Saskatchewan Pulse Growers Lentil Project
In addition to supporting private food producers, Prairie Research Kitchen often works with agencies that support the food industry to drive innovation at the agricultural level.
In 2021, PRK partnered with Pulse Canada and Saskatchewan Pulse Growers to assess the effects of raw and de-flavoured red lentil flour in fried chicken coatings. The study was spurred in part by the rise in competition between quick service restaurants seeking new ways to improve chicken sandwiches.
The overall goal of this study was to generate scientifically backed evidence that speaks to the benefits of incorporating lentil flour in applications like these, and produce results that can be used to encourage adoption of lentil ingredients in the US food service industry.
Led by PRK researcher Bill Ryzniczuk, the team first analyzed de-flavoured and raw red lentil flours for their physical and functional compositions. They concluded that the compositional characteristics of both the de-flavoured and raw lentil flours were quite similar; flour samples showed only minor differences in moisture content and protein content.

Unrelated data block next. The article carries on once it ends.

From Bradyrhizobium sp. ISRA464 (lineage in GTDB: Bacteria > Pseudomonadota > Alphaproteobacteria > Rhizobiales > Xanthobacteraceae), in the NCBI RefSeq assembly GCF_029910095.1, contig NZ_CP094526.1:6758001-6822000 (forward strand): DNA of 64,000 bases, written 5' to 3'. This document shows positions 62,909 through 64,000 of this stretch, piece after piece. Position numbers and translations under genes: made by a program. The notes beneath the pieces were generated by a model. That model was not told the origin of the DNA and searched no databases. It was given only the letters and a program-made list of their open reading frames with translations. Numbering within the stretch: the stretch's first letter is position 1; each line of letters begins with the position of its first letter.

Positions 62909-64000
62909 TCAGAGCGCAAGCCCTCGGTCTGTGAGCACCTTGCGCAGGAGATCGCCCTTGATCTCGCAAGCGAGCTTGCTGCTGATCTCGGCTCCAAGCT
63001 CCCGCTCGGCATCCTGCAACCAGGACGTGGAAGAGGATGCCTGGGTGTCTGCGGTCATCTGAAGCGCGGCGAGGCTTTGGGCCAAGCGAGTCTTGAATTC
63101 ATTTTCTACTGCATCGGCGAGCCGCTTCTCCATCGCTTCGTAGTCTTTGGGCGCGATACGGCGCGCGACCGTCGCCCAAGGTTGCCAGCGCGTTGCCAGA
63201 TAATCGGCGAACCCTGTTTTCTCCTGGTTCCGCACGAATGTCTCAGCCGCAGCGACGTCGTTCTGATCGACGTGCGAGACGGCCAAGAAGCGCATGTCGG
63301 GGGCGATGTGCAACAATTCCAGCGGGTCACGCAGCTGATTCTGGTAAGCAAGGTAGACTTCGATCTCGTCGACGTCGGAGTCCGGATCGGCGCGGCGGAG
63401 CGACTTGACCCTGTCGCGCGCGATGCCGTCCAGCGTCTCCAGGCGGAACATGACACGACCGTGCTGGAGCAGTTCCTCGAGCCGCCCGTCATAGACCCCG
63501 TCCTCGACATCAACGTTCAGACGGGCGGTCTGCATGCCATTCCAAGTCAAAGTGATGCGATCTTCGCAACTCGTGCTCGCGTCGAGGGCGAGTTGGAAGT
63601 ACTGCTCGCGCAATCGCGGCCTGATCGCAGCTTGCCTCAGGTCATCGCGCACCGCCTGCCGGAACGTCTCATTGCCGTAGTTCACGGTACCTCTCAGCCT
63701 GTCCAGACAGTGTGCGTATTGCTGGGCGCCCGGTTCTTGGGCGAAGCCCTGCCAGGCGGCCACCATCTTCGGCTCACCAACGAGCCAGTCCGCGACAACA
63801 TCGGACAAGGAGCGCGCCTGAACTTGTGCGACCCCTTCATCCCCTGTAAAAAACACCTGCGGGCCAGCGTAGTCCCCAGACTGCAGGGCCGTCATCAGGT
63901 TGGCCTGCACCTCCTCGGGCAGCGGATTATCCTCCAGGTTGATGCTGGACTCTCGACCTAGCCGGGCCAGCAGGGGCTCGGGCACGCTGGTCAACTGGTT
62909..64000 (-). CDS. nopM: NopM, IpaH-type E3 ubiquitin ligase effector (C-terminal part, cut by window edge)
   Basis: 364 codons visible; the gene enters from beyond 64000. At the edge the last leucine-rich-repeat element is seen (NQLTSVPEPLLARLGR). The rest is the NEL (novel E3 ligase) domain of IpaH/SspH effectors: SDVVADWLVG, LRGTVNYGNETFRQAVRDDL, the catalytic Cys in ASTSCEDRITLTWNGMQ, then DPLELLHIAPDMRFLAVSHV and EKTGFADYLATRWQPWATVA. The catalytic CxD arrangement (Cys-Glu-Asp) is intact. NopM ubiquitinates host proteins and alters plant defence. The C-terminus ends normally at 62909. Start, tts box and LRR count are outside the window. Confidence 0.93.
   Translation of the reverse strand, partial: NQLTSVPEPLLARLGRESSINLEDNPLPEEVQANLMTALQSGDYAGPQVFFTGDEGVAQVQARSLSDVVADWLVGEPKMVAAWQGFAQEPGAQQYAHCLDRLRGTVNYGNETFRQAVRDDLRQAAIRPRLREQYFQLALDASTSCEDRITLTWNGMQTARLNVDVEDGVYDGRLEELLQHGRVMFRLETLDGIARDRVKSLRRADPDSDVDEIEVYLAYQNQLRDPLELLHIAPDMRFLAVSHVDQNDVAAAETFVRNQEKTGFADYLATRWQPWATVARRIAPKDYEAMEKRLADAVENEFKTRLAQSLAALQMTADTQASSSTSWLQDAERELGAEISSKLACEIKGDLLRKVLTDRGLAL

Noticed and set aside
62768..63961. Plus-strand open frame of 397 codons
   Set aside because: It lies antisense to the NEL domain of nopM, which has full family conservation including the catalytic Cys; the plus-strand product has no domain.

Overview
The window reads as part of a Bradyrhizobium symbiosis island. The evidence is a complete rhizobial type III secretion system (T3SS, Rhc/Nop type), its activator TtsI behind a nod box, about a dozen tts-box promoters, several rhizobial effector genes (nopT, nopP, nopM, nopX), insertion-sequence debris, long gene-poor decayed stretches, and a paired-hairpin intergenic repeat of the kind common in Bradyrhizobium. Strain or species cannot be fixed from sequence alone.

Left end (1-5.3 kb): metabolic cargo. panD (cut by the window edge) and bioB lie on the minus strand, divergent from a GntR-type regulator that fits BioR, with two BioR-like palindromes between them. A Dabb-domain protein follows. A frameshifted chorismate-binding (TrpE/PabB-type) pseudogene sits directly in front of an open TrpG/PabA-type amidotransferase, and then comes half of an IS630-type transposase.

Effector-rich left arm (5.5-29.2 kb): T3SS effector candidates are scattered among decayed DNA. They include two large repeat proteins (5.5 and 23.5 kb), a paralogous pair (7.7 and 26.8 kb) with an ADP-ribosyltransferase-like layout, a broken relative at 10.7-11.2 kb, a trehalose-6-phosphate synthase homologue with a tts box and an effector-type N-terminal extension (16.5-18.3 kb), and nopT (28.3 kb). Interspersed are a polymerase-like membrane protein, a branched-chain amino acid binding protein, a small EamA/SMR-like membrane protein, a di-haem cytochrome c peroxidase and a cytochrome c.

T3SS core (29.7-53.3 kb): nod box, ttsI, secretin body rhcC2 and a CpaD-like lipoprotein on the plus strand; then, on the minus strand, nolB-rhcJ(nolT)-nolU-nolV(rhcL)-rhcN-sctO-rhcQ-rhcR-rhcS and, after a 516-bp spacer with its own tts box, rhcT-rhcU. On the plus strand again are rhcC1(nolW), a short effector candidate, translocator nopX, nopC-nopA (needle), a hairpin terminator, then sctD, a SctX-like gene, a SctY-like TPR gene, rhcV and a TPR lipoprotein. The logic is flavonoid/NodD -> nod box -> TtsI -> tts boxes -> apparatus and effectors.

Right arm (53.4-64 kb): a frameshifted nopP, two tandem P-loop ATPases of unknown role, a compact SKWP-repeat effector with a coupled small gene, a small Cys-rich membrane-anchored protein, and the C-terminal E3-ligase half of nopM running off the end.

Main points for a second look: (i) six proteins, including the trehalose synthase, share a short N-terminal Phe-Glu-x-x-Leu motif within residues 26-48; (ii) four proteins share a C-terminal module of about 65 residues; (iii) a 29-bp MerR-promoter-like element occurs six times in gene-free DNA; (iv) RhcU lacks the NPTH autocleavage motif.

Next, researchers conducted a comparative assessment of the ingredient functionality, flavour, and appearance of deep-fried boneless chicken tenders and bone-in fried chicken thighs with raw and de-flavoured red lentil flour substituted for a portion of wheat flour in the coating.
The results of this study determined that the inclusion of de-flavoured red lentil flour contributes positive attributes to fried chicken, including improved colour and texture, when 20 to 40 per cent of the wheat flour in the coating is substituted for de-flavoured red lentil flour. Other benefits include reduced cooking time and the removal of potential allergens. The study also demonstrated similar preliminary results for battered fried fish and coated potato products.
PRK shared the results of this study with the foodservice industry by contributing to a white paper outlining the benefits of the de-flavoured coating, helping SPG achieve its goals of driving innovation and supporting the production of pulse crops in Canada.
Did You Know? Lentil flour is produced by grinding or milling lentils into a fine powder. Lentil flour can be de-flavoured using a heat treatment to remove some slight off flavours, or it can be used in its raw, untreated state.